Interesting, I grew up out on the northeastern plains of Colorado, so I'm familiar with severe weather during these times. I've always wondered why places along I-70 (Limon, Burlington, etc), tend to get hammered more with severe weather, and this explains it.
Reply With Quote Quick reply to this message
 
Old 05-22-2012, 03:19 PM
 
8,317 posts, read 25,091,437 times
Reputation: 9065
Quote:
Originally Posted by bco24 View Post
Interesting, I grew up out on the northeastern plains of Colorado, so I'm familiar with severe weather during these times. I've always wondered why places along I-70 (Limon, Burlington, etc), tend to get hammered more with severe weather, and this explains it.
If one looks at the topography, the area south of Limon is actually fairly high altitude for the Eastern Plains. A lot of storms rolling off of the very thunderstorm-prone Palmer Divide follow that high area as they move east. By the time those storms get to low elevation places like Burlington to the east, they are strong storms that frequently are plowing into relatively moist air streaming north from the Gulf of Mexico. That can set the stage for some wild weather.
Reply With Quote Quick reply to this message
 
Old 05-22-2012, 03:50 PM
 
Location: Pueblo - Colorado's Second City
12,099 posts, read 20,344,698 times
Reputation: 4125
I love thunderstorms. The lighting and rain even hail is pretty to look at. Pueblo had our first major thunderstorm with hail the other night. I posted pictures in the Pueblo weather thread. It was a fun storm with little damage the kind of storm I really like to see. I hope we get a lot of them this summer.
Reply With Quote Quick reply to this message
 
Old 05-22-2012, 04:03 PM
 
8,317 posts, read 25,091,437 times
Reputation: 9065
Quote:
Originally Posted by Josseppie View Post
I love thunderstorms. The lighting and rain even hail is pretty to look at. Pueblo had our first major thunderstorm with hail the other night. I posted pictures in the Pueblo weather thread. It was a fun storm with little damage the kind of storm I really like to see. I hope we get a lot of them this summer.
Well, Pueblo actually has one of the lower average frequencies of thunderstorm days on the Front Range, while Colorado Springs to the north is the champ.

Here is the tally for cities along the Front Range:

Colorado Springs 51-59 thunderstorm days per year, depending on the weather station cited. Palmer Lake, at the top of the Palmer Divide, by some unofficial counts, gets 65-70 thunderstorm days on average.

Denver 40.

Pueblo 40

Fort Collins 40-45 (this figure is unofficial, as many non-NWS weather stations do not track thunderstorm days, and Fort Collins, despite being home to the State Climatologist's office, is not an official NWS weather site).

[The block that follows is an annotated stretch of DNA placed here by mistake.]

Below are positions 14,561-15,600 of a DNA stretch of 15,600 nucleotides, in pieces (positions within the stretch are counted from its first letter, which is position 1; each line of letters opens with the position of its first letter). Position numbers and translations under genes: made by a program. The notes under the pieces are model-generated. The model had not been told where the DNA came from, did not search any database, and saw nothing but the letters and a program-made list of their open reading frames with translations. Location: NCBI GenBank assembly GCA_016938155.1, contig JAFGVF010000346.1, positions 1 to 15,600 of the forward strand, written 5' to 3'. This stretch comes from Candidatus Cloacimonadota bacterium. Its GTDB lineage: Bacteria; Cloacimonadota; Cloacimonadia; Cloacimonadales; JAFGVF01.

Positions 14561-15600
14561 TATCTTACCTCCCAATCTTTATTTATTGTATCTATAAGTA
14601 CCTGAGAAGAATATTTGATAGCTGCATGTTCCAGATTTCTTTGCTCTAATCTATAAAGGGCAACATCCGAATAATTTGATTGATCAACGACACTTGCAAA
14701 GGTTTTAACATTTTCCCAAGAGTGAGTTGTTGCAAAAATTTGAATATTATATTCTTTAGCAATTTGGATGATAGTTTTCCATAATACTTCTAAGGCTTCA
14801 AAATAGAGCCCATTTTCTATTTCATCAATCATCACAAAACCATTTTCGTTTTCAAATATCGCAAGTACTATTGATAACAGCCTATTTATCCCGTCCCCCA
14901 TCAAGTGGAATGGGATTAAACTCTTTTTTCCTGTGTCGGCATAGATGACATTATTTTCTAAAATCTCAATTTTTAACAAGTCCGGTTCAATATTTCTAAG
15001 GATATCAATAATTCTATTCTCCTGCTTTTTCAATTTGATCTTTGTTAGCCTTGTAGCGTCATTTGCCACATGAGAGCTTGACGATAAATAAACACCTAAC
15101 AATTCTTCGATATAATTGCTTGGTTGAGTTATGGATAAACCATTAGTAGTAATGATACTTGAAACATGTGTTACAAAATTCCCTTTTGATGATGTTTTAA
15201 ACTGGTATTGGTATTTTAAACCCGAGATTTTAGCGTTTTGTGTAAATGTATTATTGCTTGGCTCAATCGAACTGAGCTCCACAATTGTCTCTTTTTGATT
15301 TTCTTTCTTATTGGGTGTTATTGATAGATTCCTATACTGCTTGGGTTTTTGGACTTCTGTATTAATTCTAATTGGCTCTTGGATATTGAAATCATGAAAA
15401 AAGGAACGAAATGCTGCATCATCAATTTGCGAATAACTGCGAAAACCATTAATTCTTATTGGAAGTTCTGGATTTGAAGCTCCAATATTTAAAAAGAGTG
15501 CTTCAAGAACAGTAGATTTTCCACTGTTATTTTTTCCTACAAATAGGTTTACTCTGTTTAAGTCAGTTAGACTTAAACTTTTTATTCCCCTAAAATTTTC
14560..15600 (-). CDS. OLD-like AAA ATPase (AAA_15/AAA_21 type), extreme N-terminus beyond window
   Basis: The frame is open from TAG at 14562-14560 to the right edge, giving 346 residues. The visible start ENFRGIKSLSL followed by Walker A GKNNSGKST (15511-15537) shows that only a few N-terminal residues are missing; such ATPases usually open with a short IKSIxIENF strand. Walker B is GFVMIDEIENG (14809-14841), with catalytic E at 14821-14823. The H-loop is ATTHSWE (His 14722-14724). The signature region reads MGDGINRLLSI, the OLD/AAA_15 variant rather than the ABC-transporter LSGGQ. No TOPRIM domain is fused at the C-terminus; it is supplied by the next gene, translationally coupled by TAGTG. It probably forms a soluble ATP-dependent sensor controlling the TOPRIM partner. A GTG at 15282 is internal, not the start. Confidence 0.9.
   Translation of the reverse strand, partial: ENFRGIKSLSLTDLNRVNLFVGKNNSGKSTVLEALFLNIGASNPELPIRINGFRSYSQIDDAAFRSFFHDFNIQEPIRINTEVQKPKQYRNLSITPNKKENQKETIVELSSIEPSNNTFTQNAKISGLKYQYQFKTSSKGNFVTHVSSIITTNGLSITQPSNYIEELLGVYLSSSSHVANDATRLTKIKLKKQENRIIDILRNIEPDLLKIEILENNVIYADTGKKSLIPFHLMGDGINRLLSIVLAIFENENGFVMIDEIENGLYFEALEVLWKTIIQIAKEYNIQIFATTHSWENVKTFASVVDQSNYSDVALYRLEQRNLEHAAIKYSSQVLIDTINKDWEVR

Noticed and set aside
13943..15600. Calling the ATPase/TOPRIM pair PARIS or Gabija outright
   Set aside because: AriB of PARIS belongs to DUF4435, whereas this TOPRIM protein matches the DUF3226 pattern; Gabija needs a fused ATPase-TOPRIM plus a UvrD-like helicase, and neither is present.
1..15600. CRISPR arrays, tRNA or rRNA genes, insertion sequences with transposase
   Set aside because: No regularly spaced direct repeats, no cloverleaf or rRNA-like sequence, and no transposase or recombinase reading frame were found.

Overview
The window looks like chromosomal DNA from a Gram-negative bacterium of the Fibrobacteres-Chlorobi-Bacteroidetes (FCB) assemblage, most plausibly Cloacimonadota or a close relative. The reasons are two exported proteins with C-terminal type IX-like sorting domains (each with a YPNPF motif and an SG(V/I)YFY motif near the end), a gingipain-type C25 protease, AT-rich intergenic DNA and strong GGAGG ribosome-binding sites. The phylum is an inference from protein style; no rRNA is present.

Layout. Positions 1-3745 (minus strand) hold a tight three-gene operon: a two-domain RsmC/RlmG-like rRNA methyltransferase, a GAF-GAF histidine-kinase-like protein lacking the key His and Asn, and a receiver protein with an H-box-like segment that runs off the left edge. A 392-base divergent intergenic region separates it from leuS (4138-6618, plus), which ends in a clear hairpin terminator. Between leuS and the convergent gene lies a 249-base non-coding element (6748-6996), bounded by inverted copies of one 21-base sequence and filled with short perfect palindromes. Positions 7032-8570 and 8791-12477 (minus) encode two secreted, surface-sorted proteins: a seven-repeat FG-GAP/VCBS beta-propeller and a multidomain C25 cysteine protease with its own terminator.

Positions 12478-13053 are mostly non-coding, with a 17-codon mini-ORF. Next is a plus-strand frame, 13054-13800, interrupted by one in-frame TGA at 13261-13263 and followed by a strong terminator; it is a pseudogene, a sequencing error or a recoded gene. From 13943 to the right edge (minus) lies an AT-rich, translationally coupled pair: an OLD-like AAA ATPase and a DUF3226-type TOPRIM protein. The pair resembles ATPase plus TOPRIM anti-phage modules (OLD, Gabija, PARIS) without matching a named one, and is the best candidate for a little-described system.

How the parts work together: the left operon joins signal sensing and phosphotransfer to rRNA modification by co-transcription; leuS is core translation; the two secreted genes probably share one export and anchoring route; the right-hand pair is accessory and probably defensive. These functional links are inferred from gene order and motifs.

Cheyenne, Wyoming (just 12 miles north of the Colorado border) 52 thunderstorm days.
Reply With Quote Quick reply to this message
 
Old 05-22-2012, 04:22 PM
 
Location: Pueblo - Colorado's Second City
12,099 posts, read 20,344,698 times
Reputation: 4125
^

40 thunderstorm days is a lot for a city that is really just a step above a dessert and I can always count on a few of them to be severe like the one a few nights ago but not like the ones they get in the plains that is just scarey. Overall I think Colorado has the best climate in the nation and the world and that is one reason why I love it here so much.
Reply With Quote Quick reply to this message
Please register to post and access all features of our very popular forum. It is free and quick. Over $68,000 in prizes has already been given out to active posters on our forum. Additional giveaways are planned.

Detailed information about all U.S. cities, counties, and zip codes on our site: City-data.com.


Reply
Please update this thread with any new information or opinions. This open thread is still read by thousands of people, so we encourage all additional points of view.

Quick Reply
Message:


Options
X
Data:
Loading data...
Based on 2000-2016 data
Loading data...

123
Hide US histogram


Over $104,000 in prizes was already given out to active posters on our forum and additional giveaways are planned!

Go Back   City-Data Forum > U.S. Forums > Colorado
Follow City-Data.com founder on our Forum or

All times are GMT -6.

© 2005-2018, Advameg, Inc.

City-Data.com - Archive 1, 2, 3, 4, 5, 6, 7, 8, 9, 10, 11, 12, 13, 14, 15, 16, 17, 18, 19, 20, 21, 22, 23, 24, 25, 26, 27, 28, 29, 30, 31, 32, 33, 34, 35 - Top